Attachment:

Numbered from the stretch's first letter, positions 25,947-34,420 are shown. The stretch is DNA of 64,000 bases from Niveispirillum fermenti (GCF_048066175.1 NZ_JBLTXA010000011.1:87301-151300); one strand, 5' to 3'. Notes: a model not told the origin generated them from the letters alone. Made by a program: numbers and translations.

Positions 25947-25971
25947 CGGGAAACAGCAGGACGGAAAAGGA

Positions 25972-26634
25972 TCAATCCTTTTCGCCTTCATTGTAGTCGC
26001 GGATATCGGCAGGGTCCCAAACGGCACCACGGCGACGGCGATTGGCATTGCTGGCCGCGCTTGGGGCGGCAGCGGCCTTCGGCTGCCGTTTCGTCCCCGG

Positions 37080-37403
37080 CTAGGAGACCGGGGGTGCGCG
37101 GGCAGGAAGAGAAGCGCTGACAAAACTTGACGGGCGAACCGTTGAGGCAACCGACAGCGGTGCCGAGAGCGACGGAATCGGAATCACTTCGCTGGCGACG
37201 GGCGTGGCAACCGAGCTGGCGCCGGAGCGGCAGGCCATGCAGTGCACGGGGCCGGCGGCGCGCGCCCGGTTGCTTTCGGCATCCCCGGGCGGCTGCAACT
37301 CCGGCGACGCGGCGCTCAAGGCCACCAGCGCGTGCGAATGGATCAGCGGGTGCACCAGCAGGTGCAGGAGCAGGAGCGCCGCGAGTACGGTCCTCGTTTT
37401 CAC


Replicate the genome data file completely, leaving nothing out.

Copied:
Numbered from the stretch's first letter, positions 25,947-34,420 are shown. The stretch is DNA of 64,000 bases from Niveispirillum fermenti (GCF_048066175.1 NZ_JBLTXA010000011.1:87301-151300); one strand, 5' to 3'. Notes: a model not told the origin generated them from the letters alone. Made by a program: numbers and translations.

Positions 25947-25971
25947 CGGGAAACAGCAGGACGGAAAAGGA

Positions 25972-26634
25972 TCAATCCTTTTCGCCTTCATTGTAGTCGC
26001 GGATATCGGCAGGGTCCCAAACGGCACCACGGCGACGGCGATTGGCATTGCTGGCCGCGCTTGGGGCGGCAGCGGCCTTCGGCTGCCGTTTCGTCCCCGG

Positions 37080-37403
37080 CTAGGAGACCGGGGGTGCGCG
37101 GGCAGGAAGAGAAGCGCTGACAAAACTTGACGGGCGAACCGTTGAGGCAACCGACAGCGGTGCCGAGAGCGACGGAATCGGAATCACTTCGCTGGCGACG
37201 GGCGTGGCAACCGAGCTGGCGCCGGAGCGGCAGGCCATGCAGTGCACGGGGCCGGCGGCGCGCGCCCGGTTGCTTTCGGCATCCCCGGGCGGCTGCAACT
37301 CCGGCGACGCGGCGCTCAAGGCCACCAGCGCGTGCGAATGGATCAGCGGGTGCACCAGCAGGTGCAGGAGCAGGAGCGCCGCGAGTACGGTCCTCGTTTT
37401 CAC